The clear benefit of a vigorous tree like this is they are mightily impressive. Many ancient orchards are these large trees and if you have visited one you’ll know they really are something to behold.
The disadvantage of a large fruit tree, of course, is they need to be managed and harvesting is a lot harder. In fact, most of the apples or fruit is going to be out of reach so most of the fruit will be windfalls which will not keep for more than 3 or 4 weeks.
Semi-Dwarfing Rootstocks – The Best Of Both Worlds
A good trade-off between vigorous and dwarfing rootstocks is semi-dwarfing. Apple rootstocks, such as MM106, pear rootstocks such as Quince A & C balance size and yield well and will do well in average or large gardens.
The clear benefits are that you can manage to harvest from the ground or with long-handled tools and the tree itself will establish fairly quickly.
Rootstocks For Different Fruit Trees
Depending on what sort of fruit you want to grow will determine the rootstocks you need to consider. Each variety of fruit tree may have different codes or names for their rootstocks so the most common or popular have been listed below.
Rootstocks for apples, in the UK, have codes usually starting with M or MM. These denote the research stations where the particular rootstocks were initially developed, either Malling or Merton Malling.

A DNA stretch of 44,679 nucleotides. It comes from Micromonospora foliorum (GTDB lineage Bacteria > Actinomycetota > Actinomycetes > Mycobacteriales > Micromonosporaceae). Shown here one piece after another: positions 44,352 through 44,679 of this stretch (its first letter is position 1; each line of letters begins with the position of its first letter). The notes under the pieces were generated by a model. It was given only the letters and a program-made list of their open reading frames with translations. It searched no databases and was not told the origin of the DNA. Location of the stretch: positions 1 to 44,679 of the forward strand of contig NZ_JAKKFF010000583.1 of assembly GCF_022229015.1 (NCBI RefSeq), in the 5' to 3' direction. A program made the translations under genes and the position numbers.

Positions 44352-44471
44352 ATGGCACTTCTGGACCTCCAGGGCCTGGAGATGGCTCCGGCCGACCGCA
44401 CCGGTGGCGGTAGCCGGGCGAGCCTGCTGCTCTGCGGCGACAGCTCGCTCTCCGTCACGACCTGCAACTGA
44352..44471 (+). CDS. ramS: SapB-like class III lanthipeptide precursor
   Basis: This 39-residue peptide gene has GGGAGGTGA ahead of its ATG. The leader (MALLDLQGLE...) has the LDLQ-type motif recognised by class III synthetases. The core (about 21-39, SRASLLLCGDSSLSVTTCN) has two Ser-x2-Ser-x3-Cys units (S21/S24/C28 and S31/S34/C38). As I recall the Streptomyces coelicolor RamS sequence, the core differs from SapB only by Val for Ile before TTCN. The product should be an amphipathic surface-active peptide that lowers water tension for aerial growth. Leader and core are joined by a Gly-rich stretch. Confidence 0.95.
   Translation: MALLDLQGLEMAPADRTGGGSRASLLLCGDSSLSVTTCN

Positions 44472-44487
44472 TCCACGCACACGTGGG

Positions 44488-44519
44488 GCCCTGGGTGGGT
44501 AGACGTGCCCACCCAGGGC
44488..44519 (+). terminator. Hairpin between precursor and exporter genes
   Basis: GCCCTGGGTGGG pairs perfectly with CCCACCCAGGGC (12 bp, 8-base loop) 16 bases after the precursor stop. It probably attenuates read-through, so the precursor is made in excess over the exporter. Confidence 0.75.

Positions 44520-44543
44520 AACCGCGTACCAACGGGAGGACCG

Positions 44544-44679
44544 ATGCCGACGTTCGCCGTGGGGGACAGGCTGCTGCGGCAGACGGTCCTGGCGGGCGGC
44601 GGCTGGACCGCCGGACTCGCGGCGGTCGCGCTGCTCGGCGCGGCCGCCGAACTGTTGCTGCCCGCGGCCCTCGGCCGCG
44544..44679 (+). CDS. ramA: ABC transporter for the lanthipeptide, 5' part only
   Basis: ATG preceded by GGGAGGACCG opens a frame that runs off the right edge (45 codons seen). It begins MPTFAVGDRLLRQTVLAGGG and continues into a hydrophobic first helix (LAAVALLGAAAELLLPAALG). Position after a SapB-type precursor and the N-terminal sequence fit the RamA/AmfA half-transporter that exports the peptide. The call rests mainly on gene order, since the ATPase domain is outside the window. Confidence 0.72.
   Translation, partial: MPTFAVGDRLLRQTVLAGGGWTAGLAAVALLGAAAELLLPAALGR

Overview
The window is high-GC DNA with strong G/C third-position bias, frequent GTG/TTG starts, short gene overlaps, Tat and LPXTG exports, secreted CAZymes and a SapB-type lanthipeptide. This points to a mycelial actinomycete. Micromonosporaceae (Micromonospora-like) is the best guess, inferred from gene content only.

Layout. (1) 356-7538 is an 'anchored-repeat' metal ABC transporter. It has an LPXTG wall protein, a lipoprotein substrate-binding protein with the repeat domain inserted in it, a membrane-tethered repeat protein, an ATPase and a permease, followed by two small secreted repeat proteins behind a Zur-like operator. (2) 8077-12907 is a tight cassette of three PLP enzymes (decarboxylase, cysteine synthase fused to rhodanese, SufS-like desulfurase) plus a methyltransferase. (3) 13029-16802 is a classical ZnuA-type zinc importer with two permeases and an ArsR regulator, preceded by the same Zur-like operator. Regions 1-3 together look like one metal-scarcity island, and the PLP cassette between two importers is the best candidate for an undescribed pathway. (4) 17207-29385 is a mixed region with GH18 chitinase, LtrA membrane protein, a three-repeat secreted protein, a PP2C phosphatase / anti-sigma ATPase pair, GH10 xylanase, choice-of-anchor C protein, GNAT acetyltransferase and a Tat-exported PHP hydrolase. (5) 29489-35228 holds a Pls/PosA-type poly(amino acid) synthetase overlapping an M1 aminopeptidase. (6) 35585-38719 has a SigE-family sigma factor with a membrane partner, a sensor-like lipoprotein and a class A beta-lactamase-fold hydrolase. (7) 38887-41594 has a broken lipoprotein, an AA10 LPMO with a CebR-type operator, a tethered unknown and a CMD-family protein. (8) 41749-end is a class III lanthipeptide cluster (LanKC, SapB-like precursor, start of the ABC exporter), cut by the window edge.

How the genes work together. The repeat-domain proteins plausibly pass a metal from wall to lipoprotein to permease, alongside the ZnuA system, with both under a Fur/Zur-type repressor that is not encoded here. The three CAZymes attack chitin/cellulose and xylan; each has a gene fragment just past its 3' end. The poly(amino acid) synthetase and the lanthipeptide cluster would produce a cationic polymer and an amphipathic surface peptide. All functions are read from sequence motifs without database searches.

A very small dwarfing rootstock that has a mature height of 1.2 – 1.7 (4 – 5 feet) and a spread of 1.5 meters (5 foot). Will need clear ground around so there is no competition from weeds and good staking.
A small dwarfing rootstock with a mature height of 1.7 – 2.5 (5’6” – 8 feet) and a spread of 2.5 meters (8 foot). Needs staking and no competition. Can be grown as a bush, cordon or stepovers or in a container.
A semi-dwarfing rootstock that has a mature height of 2.5 – 3 meter ( 8 – 10 feet) and spread of 3.5 meters (11’ 6”). Suitable for training as fans or espaliers and can be grown in a large container.
A semi-dwarfing rootstock with a mature height of 4 – 5 meters (13 – 16 feet) and a spread of 4 meters (13 foot). Needs to be staked and is suitable for training in most forms.
A semi vigorous rootstock with a mature height of 5 – 8 meters (16 – 26 feet) and spread of 7 metres (23 foot). Suitable for orchards or larger gardens.